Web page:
On March 7 2016, the Council of Ministers of Niger adopted a draft decree submitted by Yahouza Sadissou, the Minister of Communication instituting November 30 as Niger National Press Day.
In November 2011, President Issoufou Mahamadou was the first Head of State to approve the Table Mountain Declaration.
On January 18 2016, Niger was subjected to its second UPR (Universal Periodic Review) from the United Nations Council on Human Rights. Niger subscribed to the recommendations and accepted to implement them in order to improve the enjoyment of Freedom of Expression rights and put an end to impunity for crimes perpetrated against journalists by State actors.
Following the swearing-in of the President and the taking up of appointment by the members of his government, it is the ideal occasion to bring to President Mahamadou Issoufou’s attention some of the pressing Freedom of Expression challenges in Niger. During his first mandate, the press landscape in Niger witnessed incidents of violations of Human Rights, with 2015 recording the highest number of violations, notably in respect of Freedom of Expression, Safety of Journalists and Impunity Against Journalists.
A year before the presidential elections, Niger recorded at least 16 cases of violations of the rights to Freedom of Expression. Police and security forces were the major perpetrators of these violations which saw Niger ranking second to Nigeria (34 cases of violations in term of violations of Freedom of Expression) in the Annual Report of MFWA for 2015. The year 2015 was the period of elections preparations for presidential run-off. Instead of testifying to the consolidation of Democracy in Niger by shoring up the enjoyment of Freedom of the Press and Freedom of Expression, 2015 rather proved to be a year of reversal in term of what had been gained through the arduous fight for human rights in general, and particularly of violations linked to Freedom of Expression, Freedom of Press and Assembly.
On January 17 police stormed the premises of the media group Tenere, and disrupted the radio station’s transmission for 15 minutes; followed by the attacks and intimidation. On that same day, police used force against a crew of Tenere reporters and media group Labari.
On January 18 police and security forces verbally and physically assaulted journalists; fired tear gas and used clubs on journalists of Canal 3, Niger 24, Liptako, Africable, Radio RM and Sarraouina. On the same date, the police physically attacked journalists of the Bonferey media group, again using clubs and firing tear gas. Still on January 18, Moussa Tchangari, Chief Editor of the bi-monthly magazine Alternative and General Secretary of the civil society group Organisation de l’Association Alternative Espace Citoyen, was detained for allegedly being involved with Boko Haram.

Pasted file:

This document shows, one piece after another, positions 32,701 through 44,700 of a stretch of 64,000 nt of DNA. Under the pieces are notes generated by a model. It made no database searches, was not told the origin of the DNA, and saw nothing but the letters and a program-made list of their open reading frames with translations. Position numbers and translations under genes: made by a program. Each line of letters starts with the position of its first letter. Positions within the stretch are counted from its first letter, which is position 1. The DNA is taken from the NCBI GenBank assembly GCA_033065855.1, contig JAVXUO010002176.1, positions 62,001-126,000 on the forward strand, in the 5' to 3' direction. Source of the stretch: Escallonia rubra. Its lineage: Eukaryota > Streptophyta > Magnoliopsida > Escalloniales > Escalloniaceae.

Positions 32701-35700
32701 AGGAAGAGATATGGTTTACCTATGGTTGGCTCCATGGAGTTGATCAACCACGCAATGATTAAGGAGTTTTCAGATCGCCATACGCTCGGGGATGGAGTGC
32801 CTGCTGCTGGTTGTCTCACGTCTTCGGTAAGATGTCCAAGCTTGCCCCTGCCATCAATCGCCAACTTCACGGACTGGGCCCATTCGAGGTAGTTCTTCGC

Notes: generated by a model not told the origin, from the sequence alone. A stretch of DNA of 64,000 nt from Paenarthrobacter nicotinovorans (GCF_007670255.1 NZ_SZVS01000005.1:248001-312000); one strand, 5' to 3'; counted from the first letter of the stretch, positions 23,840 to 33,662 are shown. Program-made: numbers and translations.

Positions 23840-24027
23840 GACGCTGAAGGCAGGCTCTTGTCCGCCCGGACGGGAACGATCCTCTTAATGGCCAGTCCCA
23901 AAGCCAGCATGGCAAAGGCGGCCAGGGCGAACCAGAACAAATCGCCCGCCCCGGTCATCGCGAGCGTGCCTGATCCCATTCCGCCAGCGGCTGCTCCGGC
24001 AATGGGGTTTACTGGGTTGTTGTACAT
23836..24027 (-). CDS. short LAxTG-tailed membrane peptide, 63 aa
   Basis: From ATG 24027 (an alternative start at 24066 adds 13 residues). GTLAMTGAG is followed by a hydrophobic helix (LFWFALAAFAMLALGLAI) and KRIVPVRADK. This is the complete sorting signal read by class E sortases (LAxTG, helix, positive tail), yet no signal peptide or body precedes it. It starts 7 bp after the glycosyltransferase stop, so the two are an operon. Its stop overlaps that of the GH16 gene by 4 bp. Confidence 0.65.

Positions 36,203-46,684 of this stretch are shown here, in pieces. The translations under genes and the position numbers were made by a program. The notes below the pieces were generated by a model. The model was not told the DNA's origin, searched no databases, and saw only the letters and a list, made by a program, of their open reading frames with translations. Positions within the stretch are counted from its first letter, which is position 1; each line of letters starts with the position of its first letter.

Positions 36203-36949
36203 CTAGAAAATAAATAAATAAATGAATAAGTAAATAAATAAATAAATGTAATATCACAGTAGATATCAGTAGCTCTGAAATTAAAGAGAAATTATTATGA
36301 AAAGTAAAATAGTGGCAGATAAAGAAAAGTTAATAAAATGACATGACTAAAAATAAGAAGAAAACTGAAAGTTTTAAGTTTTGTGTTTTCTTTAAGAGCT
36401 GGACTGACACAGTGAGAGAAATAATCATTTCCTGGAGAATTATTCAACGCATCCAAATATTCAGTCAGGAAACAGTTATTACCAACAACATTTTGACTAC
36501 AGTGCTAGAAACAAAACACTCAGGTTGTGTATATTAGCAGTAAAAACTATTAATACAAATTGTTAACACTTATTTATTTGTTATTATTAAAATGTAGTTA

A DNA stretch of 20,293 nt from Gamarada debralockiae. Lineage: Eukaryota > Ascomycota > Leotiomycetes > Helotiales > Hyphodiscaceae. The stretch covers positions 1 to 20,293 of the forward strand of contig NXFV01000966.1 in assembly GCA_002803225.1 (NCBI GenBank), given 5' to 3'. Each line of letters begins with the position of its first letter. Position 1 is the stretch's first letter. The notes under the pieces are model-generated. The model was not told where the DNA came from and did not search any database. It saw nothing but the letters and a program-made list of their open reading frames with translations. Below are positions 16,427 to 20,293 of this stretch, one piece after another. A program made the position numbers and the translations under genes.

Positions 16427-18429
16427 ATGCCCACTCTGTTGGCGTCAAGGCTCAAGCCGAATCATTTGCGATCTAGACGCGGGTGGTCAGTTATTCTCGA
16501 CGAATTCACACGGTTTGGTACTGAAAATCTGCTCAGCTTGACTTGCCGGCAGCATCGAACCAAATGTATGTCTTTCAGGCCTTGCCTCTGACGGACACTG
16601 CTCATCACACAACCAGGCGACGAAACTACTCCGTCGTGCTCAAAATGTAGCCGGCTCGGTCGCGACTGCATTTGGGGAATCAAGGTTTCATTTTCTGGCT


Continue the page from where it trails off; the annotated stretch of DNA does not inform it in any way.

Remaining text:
On January 21 a judge in a Niamey Court fined journalists Issofou Oumarou Azouma and Souleymane Salha of Le Courrier newspaper an amount of FCFA 10.5 million(US$ 18, 500) in a libel case filed by a Minister, Ali Mariama El Ibrahim.
On January 25 three opposition leaders and a social media activist, Ibrahim Bana were taken into police custody following a warrant issued by a judge related to demonstrations against the cartooning of the Prophet Mohamed by the French satiric newspaper Charlie Hebdo.
On March 31 Oumarou Aliou Modibo, director of publication of the weekly satiric Canard Dechainé, was arrested and questioned by the Attorney General for alleged defamation against a former Minister of Justice.
On May 21 a journalist of the State-owned Office de Publication et des Editions Nationales de la Presse, was the target of whipping by a member of the Presidential security guard.
On October 19 five journalists were arrested on their duty line covering a demonstration of students.
On November 4 two journalists were summoned by the police. Roufai Dan Doua and Zabeiron Souley respectively from the weekly newspapers «90 Minutes» and « Le Nouveau » following a complaint sued by the Niger Football President Association.
On November 14 police arrested four journalists; Alou Aboubacar, Abdoulaye Souley of TV Bonfrey and Sidiku Haruna, Luc Ogoa from TV Niger for filming Hama Amadou supporters and preventing them from covering the home coming of the opposition leader from exile.
On November 23 the editor of the weekly newspaper le Courier, Souley Sahla was placed in custodial detention for having published an article criticizing the Deputy Director of the police in connection with the arrest of the former Speaker of Parliament, Hama Amadou.
There was also three weeks of Facebook blackout ordered by the authorities ostensibly to curb political tension and use of intemperate languages.
As President Issoufou Mahamadou assumes his second mandate as the head of Niger, the MFWA and her national partner in Niger ONIMED: “Observatoire Nigerien Indépendant des Médias pour l’Ethique et la Déontologie”, wish to congratulate him on his re-election. We also take the opportunity to bring the unenviable Freedom of Expression environment in Niger as evidenced above to his attention for his diligent redress. We wish also to remind the President of the recommendations of the United Nations Council on Human Rights to which his own government has subscribed and accepted. MFWA in partnership with ONIMED, is urging President Issoufou Mahamadou to honor his engagement in relation to regional and international covenants and declarations which Niger and himself have signed on human rights protection, and particularly by promoting Freedom of Expression, Freedom of Press, and by strengthening Human Rights protection institutions in the country.